Anil Kapoor is going great guns. After the international acclaim following Slumdog Millionaire, the evergreen star is making his debut on international television with the final season of American series 24. He describes the action drama as "bigger than the biggest" he has done in India.
"This small screen (24) was bigger than the big screen that I have done in India. It was bigger than the biggest that I've ever done," Anil, who played a game show host in Slumdog Millionaire that fetched him international visibility, told IANS in a telephonic interview from Mumbai.
"For example, the scale of every episode was bigger than any of the films I've done in the past. The entire series is worth $125-150 million. I've never done such a big show in my career. It was totally very special," added the 50-year-old.
Based in New York (shot in Los Angeles), the around-$150 million 24 is an action-drama series starring Kiefer Sutherland in the lead as special agent Jack Bauer. The show is presented in the semblance of real time, with each 24-episode season covering 24 hours in the life of Bauer. This is the eighth and final season of the show.
Anil plays Omar Hassan, president of a fictional Islamic Republic of Kamistan (IRK), who visits the US on a peace mission to meet the US president.
"I am definitely the first mainstream star from India to have this kind of job opportunity on television there," he said. "There is a threat to my life and the story begins from there. I play one of the most pivotal leads of the show. I am there in most of the series."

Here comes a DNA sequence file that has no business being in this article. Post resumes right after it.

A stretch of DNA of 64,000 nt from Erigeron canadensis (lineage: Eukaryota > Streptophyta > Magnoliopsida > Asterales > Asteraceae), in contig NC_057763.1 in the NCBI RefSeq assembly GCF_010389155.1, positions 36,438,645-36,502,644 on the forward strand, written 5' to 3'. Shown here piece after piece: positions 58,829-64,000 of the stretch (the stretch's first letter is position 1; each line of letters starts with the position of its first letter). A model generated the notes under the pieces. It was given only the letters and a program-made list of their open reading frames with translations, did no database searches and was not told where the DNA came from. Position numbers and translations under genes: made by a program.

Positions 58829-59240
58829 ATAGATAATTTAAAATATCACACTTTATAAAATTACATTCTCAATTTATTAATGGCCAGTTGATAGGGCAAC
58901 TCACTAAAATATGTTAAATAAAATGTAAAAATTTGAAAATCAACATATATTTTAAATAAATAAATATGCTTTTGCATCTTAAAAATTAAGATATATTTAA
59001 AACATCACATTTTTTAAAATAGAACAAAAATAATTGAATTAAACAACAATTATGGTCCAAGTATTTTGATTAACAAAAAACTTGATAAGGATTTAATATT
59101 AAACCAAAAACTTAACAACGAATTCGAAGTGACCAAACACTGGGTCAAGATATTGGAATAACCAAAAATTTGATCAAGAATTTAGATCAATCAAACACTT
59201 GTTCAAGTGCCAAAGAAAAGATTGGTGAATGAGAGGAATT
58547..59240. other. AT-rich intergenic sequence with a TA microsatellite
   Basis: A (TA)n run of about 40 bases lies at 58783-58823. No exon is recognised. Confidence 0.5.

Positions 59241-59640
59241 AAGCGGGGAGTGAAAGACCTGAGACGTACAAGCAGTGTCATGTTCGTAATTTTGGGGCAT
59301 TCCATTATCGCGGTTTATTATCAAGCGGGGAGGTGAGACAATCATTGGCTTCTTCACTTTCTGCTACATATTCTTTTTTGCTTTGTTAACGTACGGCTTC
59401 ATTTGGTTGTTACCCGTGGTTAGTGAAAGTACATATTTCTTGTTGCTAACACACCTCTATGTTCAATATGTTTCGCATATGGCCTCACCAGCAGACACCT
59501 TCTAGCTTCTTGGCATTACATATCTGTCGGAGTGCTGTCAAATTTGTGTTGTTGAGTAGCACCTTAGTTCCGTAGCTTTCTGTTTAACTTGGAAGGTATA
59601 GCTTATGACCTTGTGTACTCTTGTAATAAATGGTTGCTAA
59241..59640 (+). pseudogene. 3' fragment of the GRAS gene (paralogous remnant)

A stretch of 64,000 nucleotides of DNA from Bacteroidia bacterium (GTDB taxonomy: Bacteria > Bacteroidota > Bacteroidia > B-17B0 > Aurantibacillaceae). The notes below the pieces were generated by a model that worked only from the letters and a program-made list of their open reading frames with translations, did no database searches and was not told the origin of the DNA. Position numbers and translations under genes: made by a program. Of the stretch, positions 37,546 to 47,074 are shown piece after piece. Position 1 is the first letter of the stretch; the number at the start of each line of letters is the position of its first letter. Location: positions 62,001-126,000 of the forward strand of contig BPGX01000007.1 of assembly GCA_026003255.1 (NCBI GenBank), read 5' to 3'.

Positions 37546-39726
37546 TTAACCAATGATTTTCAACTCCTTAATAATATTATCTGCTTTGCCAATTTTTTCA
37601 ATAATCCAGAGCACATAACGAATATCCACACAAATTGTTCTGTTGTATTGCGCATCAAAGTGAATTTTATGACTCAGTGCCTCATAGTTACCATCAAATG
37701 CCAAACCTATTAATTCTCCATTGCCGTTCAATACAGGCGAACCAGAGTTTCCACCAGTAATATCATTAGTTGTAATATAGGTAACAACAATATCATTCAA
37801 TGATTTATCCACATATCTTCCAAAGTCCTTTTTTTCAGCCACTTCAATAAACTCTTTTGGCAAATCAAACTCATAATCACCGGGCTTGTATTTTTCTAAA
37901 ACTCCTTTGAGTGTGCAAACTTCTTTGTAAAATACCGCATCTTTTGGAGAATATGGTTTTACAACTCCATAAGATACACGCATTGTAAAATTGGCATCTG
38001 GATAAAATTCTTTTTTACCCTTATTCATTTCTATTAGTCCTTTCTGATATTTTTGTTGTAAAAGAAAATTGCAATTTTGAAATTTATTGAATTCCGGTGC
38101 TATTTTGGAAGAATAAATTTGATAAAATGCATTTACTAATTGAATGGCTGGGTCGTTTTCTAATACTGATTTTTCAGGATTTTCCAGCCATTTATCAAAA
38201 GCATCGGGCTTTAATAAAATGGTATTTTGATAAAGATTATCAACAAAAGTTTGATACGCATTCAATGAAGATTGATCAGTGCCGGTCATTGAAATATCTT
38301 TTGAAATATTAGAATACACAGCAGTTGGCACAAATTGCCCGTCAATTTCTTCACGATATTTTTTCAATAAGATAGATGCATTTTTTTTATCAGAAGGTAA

The series premieres Monday in India on AXN. This is the first time 24 will be aired here. It will be shown Monday to Thursday.
So how long was he in US for the show? "I was there (LA) for six months. Basically I was coming and going. I was also shooting a film No Problem in India and South Africa. So in between, I shot two schedules of the film too," he said.
And how was his international experience? "The experience has been very enriching and educative - something which I've never had. It was wonderful and creatively very uplifting. It has given me tremendous exposure. Never in my 30-year career have I got this kind of appreciation.
"It was almost as if I was some kind of ambassador from India and had made a difference to their lives. I was so overwhelmed. I think it went beyond professional respect," he said.
Anil doesn't shy away from conceding too that "it was all because of Slumdog Millionaire ". Rumours are rife that he is keen to move on from the film's success.
Asked about it, he said, "You always have to attach and detach and that is the only way you can create more. I don't get attached to it and start living in past glory. I don't want to do that. I just want to move on and look at the future rather than looking at the past."
Has Bollywood taken a backseat? "No. I can't forget my roots. I am what I am because of that. I have moved on and I'll do that also but I'll keep on doing this," he said.
He is now waiting to know the reaction of his Indian fans to his transition. "There is no transition, because for me it was from big to bigger. But I am curious and anxious to know their reactions. I am waiting," he said.
Anil's future projects include sequels to Race, No Entry, Mr. India and he may star in a Priyadarshan action movie. He is also in talks with Sophia Loren's son, Ben Stiller and Fox Television.